BETA

Jewel on the hill

Few members of The Church of Jesus Christ of Latter-day Saints can say "Nauvoo" without adding "the Beautiful."

Nauvoo, a major part of our historical, cultural and spiritual heritage, did not begin as a beautiful city. Refugees from Missouri mobs, the Saints arrived in 1839 at a swampy area on the east bank of the Mississippi River and began building their "city beautiful, Nauvoo," which, at its peak, had become the largest city in the state of Illinois. Nauvoo's crown jewel was the temple on the hill.

Construction began on the temple in October 1840; it was dedicated in a private service on April 30, 1846, and in a public ceremony the next day.

In that place and time, the temple was an architectural wonder. In its own right, Nauvoo was a phenomenon. Shortly after the city was abandoned by the last body of Saints in September 1846, Col. Thomas L. Kane traveled the Mississippi by steamer. Leaving the ship because of rapids and continuing his journey on land, he saw unimproved country where outlaws and idlers had settled. Then a different scene unfolded. He wrote:

"I was descending the last hillside upon my journey, when a landscape in delightful contrast broke upon my view. Half encircled by a bend of the river, a beautiful city lay glittering in the fresh morning sun. Its bright new dwellings [were] set in cool green gardens ranging up and around a stately dome-shaped hill, which was crowned by a noble marble edifice, whose high tapering spire was radiant with white and gold. . . ." (Memoirs of John R. Young, Utah Pioneer 1847 [Deseret News, 1920], pp. 31-33.)

While visitors of the day were struck by the outward beauty of the temple on the hill, Latter-day Saints past and present have been blessed to see more in Nauvoo's sacred edifice than the eye can behold. Few casual visitors recognize the real beauty that unfolded in Nauvoo — beauty brought by the hand of the Lord directing a band of His children during difficult times to construct an edifice unique in all the world where could be performed His sacred ordinances, "things which have been kept hid from before the foundation of the world, things that pertain to the dispensation of the fulness of times." (See Doctrine and Covenants 124:41.)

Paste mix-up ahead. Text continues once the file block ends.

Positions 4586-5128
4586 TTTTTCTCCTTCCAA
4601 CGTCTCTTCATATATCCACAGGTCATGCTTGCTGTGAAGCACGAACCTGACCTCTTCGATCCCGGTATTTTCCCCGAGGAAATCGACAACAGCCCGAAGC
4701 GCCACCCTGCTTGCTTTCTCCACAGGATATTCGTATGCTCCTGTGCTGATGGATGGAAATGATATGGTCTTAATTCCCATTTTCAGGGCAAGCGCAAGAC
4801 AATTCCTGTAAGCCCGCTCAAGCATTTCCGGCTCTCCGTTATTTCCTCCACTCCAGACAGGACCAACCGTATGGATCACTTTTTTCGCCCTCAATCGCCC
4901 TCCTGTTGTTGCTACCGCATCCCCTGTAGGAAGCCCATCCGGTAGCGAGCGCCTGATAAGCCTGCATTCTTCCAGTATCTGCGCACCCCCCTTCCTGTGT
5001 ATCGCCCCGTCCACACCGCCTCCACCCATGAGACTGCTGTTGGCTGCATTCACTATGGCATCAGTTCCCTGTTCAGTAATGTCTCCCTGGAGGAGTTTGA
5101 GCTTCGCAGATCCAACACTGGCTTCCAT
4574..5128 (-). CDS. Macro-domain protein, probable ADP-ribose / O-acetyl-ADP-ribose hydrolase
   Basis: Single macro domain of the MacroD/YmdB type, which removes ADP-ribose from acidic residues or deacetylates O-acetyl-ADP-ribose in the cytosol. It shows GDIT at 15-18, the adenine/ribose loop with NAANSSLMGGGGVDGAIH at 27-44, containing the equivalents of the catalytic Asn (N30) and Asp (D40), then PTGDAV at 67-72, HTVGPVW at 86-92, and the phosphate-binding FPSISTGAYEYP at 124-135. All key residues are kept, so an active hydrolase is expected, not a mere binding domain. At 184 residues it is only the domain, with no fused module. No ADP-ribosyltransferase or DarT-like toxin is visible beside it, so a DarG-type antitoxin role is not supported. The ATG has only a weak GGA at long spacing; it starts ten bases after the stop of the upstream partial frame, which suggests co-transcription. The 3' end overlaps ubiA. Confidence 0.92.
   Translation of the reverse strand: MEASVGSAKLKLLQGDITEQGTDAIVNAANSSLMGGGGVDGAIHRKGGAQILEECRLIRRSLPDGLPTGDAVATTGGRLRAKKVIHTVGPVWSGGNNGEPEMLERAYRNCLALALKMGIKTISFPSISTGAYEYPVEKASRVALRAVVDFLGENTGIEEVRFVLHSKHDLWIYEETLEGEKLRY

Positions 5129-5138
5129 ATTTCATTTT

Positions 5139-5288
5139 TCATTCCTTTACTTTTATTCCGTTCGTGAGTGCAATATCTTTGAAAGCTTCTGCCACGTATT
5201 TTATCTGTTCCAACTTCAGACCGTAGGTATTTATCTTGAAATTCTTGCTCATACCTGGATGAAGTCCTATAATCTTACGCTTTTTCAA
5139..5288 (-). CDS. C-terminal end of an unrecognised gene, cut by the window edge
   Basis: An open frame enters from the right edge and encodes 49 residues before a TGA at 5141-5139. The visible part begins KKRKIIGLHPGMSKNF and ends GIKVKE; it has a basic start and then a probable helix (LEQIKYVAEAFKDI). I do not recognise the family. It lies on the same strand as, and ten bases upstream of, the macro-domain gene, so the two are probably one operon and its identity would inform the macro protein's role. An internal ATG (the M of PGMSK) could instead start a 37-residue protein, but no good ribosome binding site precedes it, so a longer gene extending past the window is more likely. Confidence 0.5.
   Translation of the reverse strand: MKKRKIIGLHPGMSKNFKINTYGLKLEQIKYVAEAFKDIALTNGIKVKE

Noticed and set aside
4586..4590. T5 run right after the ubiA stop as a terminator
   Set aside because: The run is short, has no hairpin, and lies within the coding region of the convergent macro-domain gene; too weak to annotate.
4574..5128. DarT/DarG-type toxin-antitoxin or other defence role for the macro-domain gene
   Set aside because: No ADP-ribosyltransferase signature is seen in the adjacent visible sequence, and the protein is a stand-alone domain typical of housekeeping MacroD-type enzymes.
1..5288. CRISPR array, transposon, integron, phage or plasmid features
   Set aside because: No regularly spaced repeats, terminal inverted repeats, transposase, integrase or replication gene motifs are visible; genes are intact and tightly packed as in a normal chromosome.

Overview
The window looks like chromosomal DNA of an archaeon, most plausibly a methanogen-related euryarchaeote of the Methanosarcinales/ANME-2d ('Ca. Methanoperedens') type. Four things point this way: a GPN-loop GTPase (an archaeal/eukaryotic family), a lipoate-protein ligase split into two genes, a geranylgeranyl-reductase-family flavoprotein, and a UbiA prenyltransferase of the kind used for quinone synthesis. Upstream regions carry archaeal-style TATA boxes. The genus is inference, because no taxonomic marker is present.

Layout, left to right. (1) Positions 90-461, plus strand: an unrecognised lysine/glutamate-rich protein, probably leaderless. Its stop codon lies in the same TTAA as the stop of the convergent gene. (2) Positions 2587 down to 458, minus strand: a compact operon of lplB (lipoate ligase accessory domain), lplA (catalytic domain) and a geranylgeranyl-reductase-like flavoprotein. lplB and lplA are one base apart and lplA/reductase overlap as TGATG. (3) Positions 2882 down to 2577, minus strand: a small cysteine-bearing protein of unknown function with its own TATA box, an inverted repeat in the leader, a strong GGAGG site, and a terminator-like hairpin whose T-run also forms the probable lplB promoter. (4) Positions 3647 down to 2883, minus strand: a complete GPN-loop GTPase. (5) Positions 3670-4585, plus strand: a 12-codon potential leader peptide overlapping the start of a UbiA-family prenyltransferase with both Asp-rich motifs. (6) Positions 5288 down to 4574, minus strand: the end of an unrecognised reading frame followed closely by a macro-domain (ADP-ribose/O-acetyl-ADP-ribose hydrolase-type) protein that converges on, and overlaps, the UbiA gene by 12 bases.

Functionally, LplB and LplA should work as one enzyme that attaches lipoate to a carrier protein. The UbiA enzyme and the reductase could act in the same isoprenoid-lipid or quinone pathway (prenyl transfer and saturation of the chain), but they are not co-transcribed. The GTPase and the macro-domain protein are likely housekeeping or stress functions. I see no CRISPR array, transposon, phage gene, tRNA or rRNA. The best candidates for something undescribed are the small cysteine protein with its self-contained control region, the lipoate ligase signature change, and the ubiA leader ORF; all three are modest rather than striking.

The original Nauvoo Temple, abandoned as Latter-day Saints were driven from their beautiful city, was desecrated by mobs and nearly destroyed by fire. In May 1850 a tornado struck, toppling temple walls and weakening those that remained.

Now, more than a century and a half later, another temple stands in its place. On April 4, 1999, during concluding moments of the 169th Annual General Conference of the Church, President Gordon B. Hinckley announced plans to rebuild the Nauvoo Temple. The new building, he said, "will stand as a memorial to those who built the first such structure there on the banks of the Mississippi." (Ensign, May 1999, p. 89.)

The hundreds of thousands who visit Nauvoo in coming months and years will marvel at its outward beauty. Those fortunate enough to visit during the open house will see the beauty of its many rooms, period furniture, murals, art work and other details lovingly put into place. But it will be those who serve within after its dedication, June 27-30, who will recognize the real beauty of the temple, as is true of all other such sacred edifices.

In a recent interview, President Hinckley said there has always been interest in Nauvoo and "there always will be, on the part of our people. The thousands who lived in Nauvoo have become tens of thousands in their descendants. They look back on their people with affection and remembrance and with a great desire to honor them and respect them. And besides that, Nauvoo is the summit of the Prophet Joseph's experience. The temple which he began and saw pretty well to its conclusion was a great high watermark for him. His death in 1844 accentuated that interest, and the destruction of the temple after our people left all tended to make for a great interest in Nauvoo."

The rebuilt temple sits on the same site as the original. "The outside dimensions are the same and the view from the temple down across the city and out across the Mississippi to Iowa will be largely as it once was," President Hinckley said. "We've tried to create this great new monument to the tremendous faith and efforts of the past."

Once again, Nauvoo — the city beautiful — has its crown jewel on the hill.

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